Thursday, May 08, 2008

Jeursalem bus story

I got on the number 8 bus near outside the Shuk, the fruit and veg market, opposite the Ottoman municipal hospital. As I sat down I was struck by the shouting of the woman behind me, talking on her mobile phone.

"She's crazy I tell that woman, just nuts, absolutely insane. She said that about me? Her brain is scratched. Wo-w0-wo-wo-wo, if I meet her in the street, I don't evny her, what I'm going to do to her, she won't like it, wait a minute, Driver, Driver, that's Shlomi, my neighbour, open the door."

The bus was standing at the red traffic lights, a chubby 15-year old with braces knocked sheepishly on the bus doors. "Driver, driver, open the door, it's Shlomi, he works in the Civil Guard, he checks busses for suicide bombers, open the door for him". The driver hesitated for a minute and then opened the doors. Little Shlomi really didn't look like a security expert and I wondered if the woman was making it up. She continued on the phone:

"Yes in the shuk, I bought meat, and parsley, and the new garlic with the red skin, and pittas, gonna make kebabs for tomorrow. Independence Day right? And that lemon cake. What do you mean you don't know it?" She raised her voice even more. "You're not normal, you. Never made it? you're not normal. It's easy and cheap to make."

" Wo-wo-wo, that woman" she returned to her nemesis "that piece of rubbish, to speak of me like that, if I see her in the street, I'm just going to ignore her, yes, not say hello even. No, better, I'm going to call her what she is, ungrateful, that dry-eggplant-face. I walked in the snow to buy cigarettes for her. Ungrateful." Suddenly there was a strange silence. It seemed the conversation was cut off. She looked back and called for Shlomi to come and sit by her.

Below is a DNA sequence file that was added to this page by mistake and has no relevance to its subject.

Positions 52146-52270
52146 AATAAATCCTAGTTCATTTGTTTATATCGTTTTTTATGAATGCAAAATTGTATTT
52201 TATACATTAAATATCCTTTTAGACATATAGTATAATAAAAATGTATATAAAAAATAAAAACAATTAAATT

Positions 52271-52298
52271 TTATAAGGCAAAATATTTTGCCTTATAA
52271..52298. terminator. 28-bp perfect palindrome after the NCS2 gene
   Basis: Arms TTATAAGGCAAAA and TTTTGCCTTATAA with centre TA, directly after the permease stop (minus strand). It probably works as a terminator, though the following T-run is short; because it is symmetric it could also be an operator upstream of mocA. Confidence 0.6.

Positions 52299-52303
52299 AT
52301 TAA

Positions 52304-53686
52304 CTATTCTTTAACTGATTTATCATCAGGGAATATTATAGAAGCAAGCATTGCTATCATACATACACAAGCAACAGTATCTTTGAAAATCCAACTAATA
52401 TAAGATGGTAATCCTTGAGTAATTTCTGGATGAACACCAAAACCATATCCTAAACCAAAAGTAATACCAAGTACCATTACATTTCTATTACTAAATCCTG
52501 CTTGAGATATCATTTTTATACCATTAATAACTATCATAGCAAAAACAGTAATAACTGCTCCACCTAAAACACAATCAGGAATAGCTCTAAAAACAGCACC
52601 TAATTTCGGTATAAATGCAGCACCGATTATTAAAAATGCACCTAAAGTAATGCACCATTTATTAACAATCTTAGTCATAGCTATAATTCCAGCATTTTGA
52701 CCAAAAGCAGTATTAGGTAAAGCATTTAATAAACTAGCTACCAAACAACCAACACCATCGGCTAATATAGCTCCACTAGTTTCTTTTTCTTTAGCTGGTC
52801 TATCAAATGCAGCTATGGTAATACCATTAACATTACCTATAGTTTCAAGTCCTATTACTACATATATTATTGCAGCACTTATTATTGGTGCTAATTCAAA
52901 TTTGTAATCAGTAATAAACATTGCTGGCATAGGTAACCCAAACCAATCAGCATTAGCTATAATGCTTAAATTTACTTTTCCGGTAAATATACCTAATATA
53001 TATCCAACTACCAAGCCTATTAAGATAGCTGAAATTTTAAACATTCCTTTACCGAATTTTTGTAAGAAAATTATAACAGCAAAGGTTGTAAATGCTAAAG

"Shlomi, how are you doing, you see he opened the doors for you, I told him to open the doors for you, I told him you work in the Civil Guard, that you are checking busses, he opened the door because I told him".
I'm not doing that anymore, said Shlomi, now I'm guarding the entertainment events for Independence Day. Many events tonight, and yesterday I was guarding the Foreign Office event".

I started to see little Shlomi with new eyes. Who knows if Israel would have reached 60 if not for him.

"How much do they pay you?" she asked.
"I volunteer, I don't get paid".
What do you mean? That's bad, bad, Shlomi, you have to work for money, volunteering is nonsense".
But the Civil Guard are all volunteers, he said, almost apologizing.
"Rubbish!" she exclaimed. "Oh, a blind man, a blind man! He is boarding the bus, Shlomi, quick we have to give him our seat" and they both disappeared.

Also boarding the bus was a big woman who sat opposite me, and for the rest of the trip I could smell very strongly the odours of a dead chicken from her plastic bag.


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